Some Meatpackers Question New COVID-19 Safety Guidelines
Thousands of meatpacking workers across the country were recently ordered back to work in plants that have seen massive outbreaks of COVID-19. According to recent CDC data reflecting some states' outbreaks through the end of April, at least 5,000 workers have contracted the virus and 20 have died. Other nonprofit organizations have reported many more.
President Trump's recent executive order hasn't stopped more plants from closing down due to COVID-19 concerns, but 14 are slated to reopen this week, spiking fears among some workers that they will inevitably catch the virus. And while Agriculture Secretary Sonny Perdue has promised the agency is "working round the clock" to implement OSHA's recent pandemic safety guidelines for meatpackers, many are concerned those policies don't go far enough to reduce the risk of transmission in plants nationwide.
About a third of Crete, Neb., works at the sprawling Smithfield Foods plant just outside town. The meatpacking company is the area's largest employer — about 2,000 people normally process thousands of hogs per day at the plant into pork chops, bacon, and shoulder cuts for slow cooking.
Both of those numbers have dwindled lately as the plant has struggled to contain its COVID-19 outbreak. Smithfield declined to confirm how many workers are now sick, but according to local health officials, more than 300 local cases are now tied to the plant. At least 1,000 meatpacking workers statewide have contracted the virus and three have died, but Nebraska Gov. Pete Ricketts will not allow the state to release any data regarding outbreaks at specific plants.
Several Smithfield workers say the anxiety around going to work each day has become overwhelming. Many workers and their families feel caught between different tightwires of survival — staying financially afloat and protecting themselves from infection. For Angela Lopez, whose father works at the plant, the stress feeds into every area of her family's life.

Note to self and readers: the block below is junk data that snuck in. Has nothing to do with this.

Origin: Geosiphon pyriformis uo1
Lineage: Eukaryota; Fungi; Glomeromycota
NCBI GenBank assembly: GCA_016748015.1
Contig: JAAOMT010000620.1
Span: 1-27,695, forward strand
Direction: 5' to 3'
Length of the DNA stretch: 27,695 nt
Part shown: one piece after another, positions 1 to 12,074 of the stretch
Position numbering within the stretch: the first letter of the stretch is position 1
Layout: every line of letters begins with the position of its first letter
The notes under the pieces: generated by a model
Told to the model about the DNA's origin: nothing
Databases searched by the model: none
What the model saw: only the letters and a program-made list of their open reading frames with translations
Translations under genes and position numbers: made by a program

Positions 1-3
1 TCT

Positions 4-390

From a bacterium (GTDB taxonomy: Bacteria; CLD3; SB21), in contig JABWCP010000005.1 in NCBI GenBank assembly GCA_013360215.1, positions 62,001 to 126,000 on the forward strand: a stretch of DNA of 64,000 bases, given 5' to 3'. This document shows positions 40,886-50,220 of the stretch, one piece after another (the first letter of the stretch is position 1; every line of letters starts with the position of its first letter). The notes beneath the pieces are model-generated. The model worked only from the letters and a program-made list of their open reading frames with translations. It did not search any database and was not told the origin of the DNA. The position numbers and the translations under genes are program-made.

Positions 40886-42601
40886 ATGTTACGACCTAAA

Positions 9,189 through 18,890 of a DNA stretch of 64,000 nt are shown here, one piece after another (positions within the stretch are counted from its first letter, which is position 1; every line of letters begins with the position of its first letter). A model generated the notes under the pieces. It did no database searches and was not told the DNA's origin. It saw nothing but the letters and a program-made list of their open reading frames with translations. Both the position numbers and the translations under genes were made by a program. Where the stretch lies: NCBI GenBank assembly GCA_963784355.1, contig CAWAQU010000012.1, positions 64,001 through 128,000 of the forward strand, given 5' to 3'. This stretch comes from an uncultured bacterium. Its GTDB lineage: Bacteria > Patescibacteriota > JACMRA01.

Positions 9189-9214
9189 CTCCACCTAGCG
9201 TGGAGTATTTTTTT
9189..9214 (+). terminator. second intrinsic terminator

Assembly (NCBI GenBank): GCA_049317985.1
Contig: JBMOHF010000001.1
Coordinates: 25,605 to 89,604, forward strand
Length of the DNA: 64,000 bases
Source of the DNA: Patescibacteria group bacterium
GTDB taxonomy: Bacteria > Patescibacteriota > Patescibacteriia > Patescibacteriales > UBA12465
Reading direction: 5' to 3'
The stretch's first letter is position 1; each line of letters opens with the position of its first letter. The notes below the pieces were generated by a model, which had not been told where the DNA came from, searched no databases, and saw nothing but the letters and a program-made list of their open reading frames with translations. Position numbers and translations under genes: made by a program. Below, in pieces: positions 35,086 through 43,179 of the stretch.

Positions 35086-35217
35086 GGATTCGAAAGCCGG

"I just think that they should be more considerate for the workers," Lopez said. "Because for a lot of people, this is the only way that they can bring food to the table for their families, and it's not easy for them."
One Smithfield family recently said they've already lost a loved one after asymptomatic relatives unwittingly brought COVID-19 home from work."
Many hoped the increasing outbreak would compel Smithfield to close the plant temporarily like at other locations in South Dakota and Wisconsin. And for a few hours recently, it seemed their wish came true: reports surfaced two weeks ago about an email sent to workers announcing a closure for sanitization. But hours after the plans leaked, Smithfield changed course, saying the plant would remain open on a half-day schedule. Around 50 employees walked off the production line after hearing the news.
A few days later, after coping with another week of more sick coworkers and the lack of communication around the near closure, dozens of employees, advocates and their families felt they had no choice left but to protest pandemic conditions at the plant. In the age of COVID, that means weekly drive-by demonstrations.
The group met for the first time a week ago outside a defunct Shopko downtown to paint slogans on their cars and review the driving route. The protest would follow a tidy loop around Crete, with stops at the Smithfield plant and Main Street: At first glance, the crowd could have passed for the Saturday grocery rush.
David Desi Macias Jr., who's worked at the plant for 11 years, opted for a more personal message across his rear windows: "Our next breath may be our last." After two weeks out of work with COVID-19 and infecting his entire family, he wants the plant to follow through on its initial plans to close.
"All I'm looking for is a three- to five-day shutdown to clean and sanitize," he said. "They say safety's number one, and they care about us — then show us!"
Then Macias Jr. joined a line of honking cars that snaked toward the Smithfield complex, where even more people — some who'd just clocked out, some as young as elementary age — hoisted themselves out of their sunroofs to waive homemade signs and chant: "You want meat? We want life!"
Yesenia Regalado jumped out of her car to waive a sign reading "PPE for all." She's been worried for weeks about the stories her mother and brothers keep bringing home — that they've only been given a face shield to protect themselves after initially having no protective gear at all, and aren't distanced from other workers on the line.
"I don't see how that's safe," Regalado said. "I wake up every single day thinking that it could be my mom, my neighbor, my friend's mom, my old friends...and I get it. Our parents are essential, but they're not dispensable."